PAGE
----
• Charlotte Observer

    Modern meets classical

    Read the article here

  • Bechtler Ensemble performed as the Bechtler-Teixeira duo

    Bechtler Ensemble performed as the Bechtler-Teixeira duo, husband and wife team, a delightful mix of guitar and cello duos for  WDAV’s 40th anniversary at the Duke Mansion 9/12/2018  at 6:00pm.

  • Charlotte Composers Forum Group Music
  • Creative Planet Network
  • The Magnificent Journey of Tanja Bechtler on

    A wonderful article written on about Tanja Bechtler.

  • SoundCloud session

  • September 3, 2015 - WDAV Recording

    WDAV John Clark recording studio with pianist Cynthia Lawing on the Horowitz Steinway piano live recording.

    Listen now!

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  • 2013 - Charlotte Composer's Forum

    The Bechtler Ensemble performs as part of the Charlotte Composer’s Forum.
    View photos of the event at the Bechtler Museum:

    Charlotte Composers Forum

  • January 25, 2015 - Concert commemorates the fifth anniversary of Bechtler Museum of Modern Art and the Firebird

    In honor of the Bechtler Museum of Modern Art’s fifth anniversary and the arrival of the iconic Firebird on Charlotte’s Tryon Street, the Bechtler Ensemble performed a concert of new works. Alan Yamamoto conducted the Bechtler Ensemble, which includes violinists Peter DeVries, Angela Story-Watson and Mila Gilbody, Matthew Darsey on viola, Tanja Bechtler on cello, Tom Hildreth on bass and Tomoko Deguchi on piano.

  • January 23-24, 2015 - NC Dance Festival: Shedding at Belk Theater

    Tanja Bechtler joined Kim Jones, choreographer and assistant professor of dance at UNC Charlotte, for a unique performance as part of UNC Charlotte’s 24th season of NC Dance Festival featuring the Martha Graham Dance Company. Shedding is an excerpt from a larger, interdisciplinary collaboration with professional artists exploring themes of loss, memory, shedding and renewal.

  • January 9, 2015 - Pulse Dome Project: Opening Reception

    Organized by the Halsey Institute of Contemporary Art in Charleston, Pulse Dome Project: Art & Design of Don ZanFagna presents paintings, drawings, sketchbooks, and 3-D models by Don ZanFagna that explicate the futuristic and metaphoric concept of “growing” your own house. An artist, architect, and designer, ZanFagna imagined a home created, constructed, and maintained by all-organic processes and in perfect harmony with nature.

    From roughly 1971 through 1995, ZanFagna researched world indigenous structures, insect architecture, wombs, and such natural forms as caves, tunnels, and volcanoes to learn what had been done already and what was still likely to be accomplished by others in relation to sustainable human architecture. At the same time he was deeply influenced by the writings and activities of Buckminster Fuller and was captivated by Fuller’s geodesic dome.

    Provocative and poetic, ZanFagna’s Pulse Dome Project was a cry in the dark, a proclamation to all people, especially those charged with shaping our built environment, to grasp the reality that our current system is at odds with nature—and therefore unsustainable. While this position is the accepted orthodoxy today, at the time ZanFagna was making these statements he was not following a trend, he was helping to establish one.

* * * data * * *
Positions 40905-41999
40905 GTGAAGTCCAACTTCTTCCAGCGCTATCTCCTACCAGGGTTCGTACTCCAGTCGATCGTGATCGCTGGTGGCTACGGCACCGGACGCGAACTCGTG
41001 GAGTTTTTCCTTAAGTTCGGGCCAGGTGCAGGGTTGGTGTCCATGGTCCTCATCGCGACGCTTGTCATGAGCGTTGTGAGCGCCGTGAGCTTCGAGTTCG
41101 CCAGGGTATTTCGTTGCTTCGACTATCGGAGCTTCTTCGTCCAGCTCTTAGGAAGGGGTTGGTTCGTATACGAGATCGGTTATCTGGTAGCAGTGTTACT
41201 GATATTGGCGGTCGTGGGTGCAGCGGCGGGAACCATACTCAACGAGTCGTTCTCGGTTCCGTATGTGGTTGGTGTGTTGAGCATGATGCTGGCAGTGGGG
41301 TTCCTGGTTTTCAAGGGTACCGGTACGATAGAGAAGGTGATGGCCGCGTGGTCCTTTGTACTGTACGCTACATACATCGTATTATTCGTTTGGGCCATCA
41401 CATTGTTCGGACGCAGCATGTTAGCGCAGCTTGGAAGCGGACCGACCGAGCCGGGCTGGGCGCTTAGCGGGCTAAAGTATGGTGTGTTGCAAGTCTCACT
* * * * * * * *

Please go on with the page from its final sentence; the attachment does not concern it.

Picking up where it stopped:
At the opening on January 9, cellist Tanja Bechtler and pianist Dylan Savage will give a short performance of music with connections to the artist’s philosophy and work. Innovation, provocation, sustainability, and juxtaposition are a few of the many words that have characterized ZanFagna’s work. The musicians have chosen works by Astor Piazzolla (juxtaposition of classical and jazz tango forms); Olivier Messiaen (using his music written in a concentration camp to, in part, sustain life and sanity); Hildegard von Bingen (a woman musician/innovator from 12th century); and a music overlay (a process of over-laying two different pieces of music to provoke and question standard norms) of pieces by J.S. Bach and Arnold Schoenberg.

    The exhibition runs through March 11.

  • March 31, 2014 - Appearance on WDAV 89.9FM Bachs and Biscuits Program

    WDAV 89.9 FM celebrates its 5th Anniversary Celebration by inviting  Tanja Bechtler and Cynthia Lawing to perform various pieces.

    Click here to listen to the interview and performance.

    WDAV 89.9, a public radio service of Davidson College and licensed to the Trustees of Davidson College, is a member-supported public radio service providing classical music and cultural arts programming 24 hours each day. 
    mote the activities of local arts organizations and artists of all disciplines

  • February 17, 2013

    Valentine’s Day Takes on New Meaning at Bechtler Ensemble ConcertBy Perry TannenbaumFebruary 17, 2013 – Charlotte, NC:In a couple of ways, the annual Chamber of Love concert is the granddaddy of musical programming at the Bechtler Museum of Modern Art. Presented each year around Valentine’s Day, the 2010 Chamber of Love event was the very first concert at the trendy new museum. But this isn’t a Valentine’s Day celebration. When Tanja Bechtler and her Bechtler Ensemble re-gather each year, it’s to remember the birthday – on February 14, 1904 – of the cellist’s grandfather, Hans Bechtler, who started the collection of modern art that has blossomed into the museum bearing his family’s name.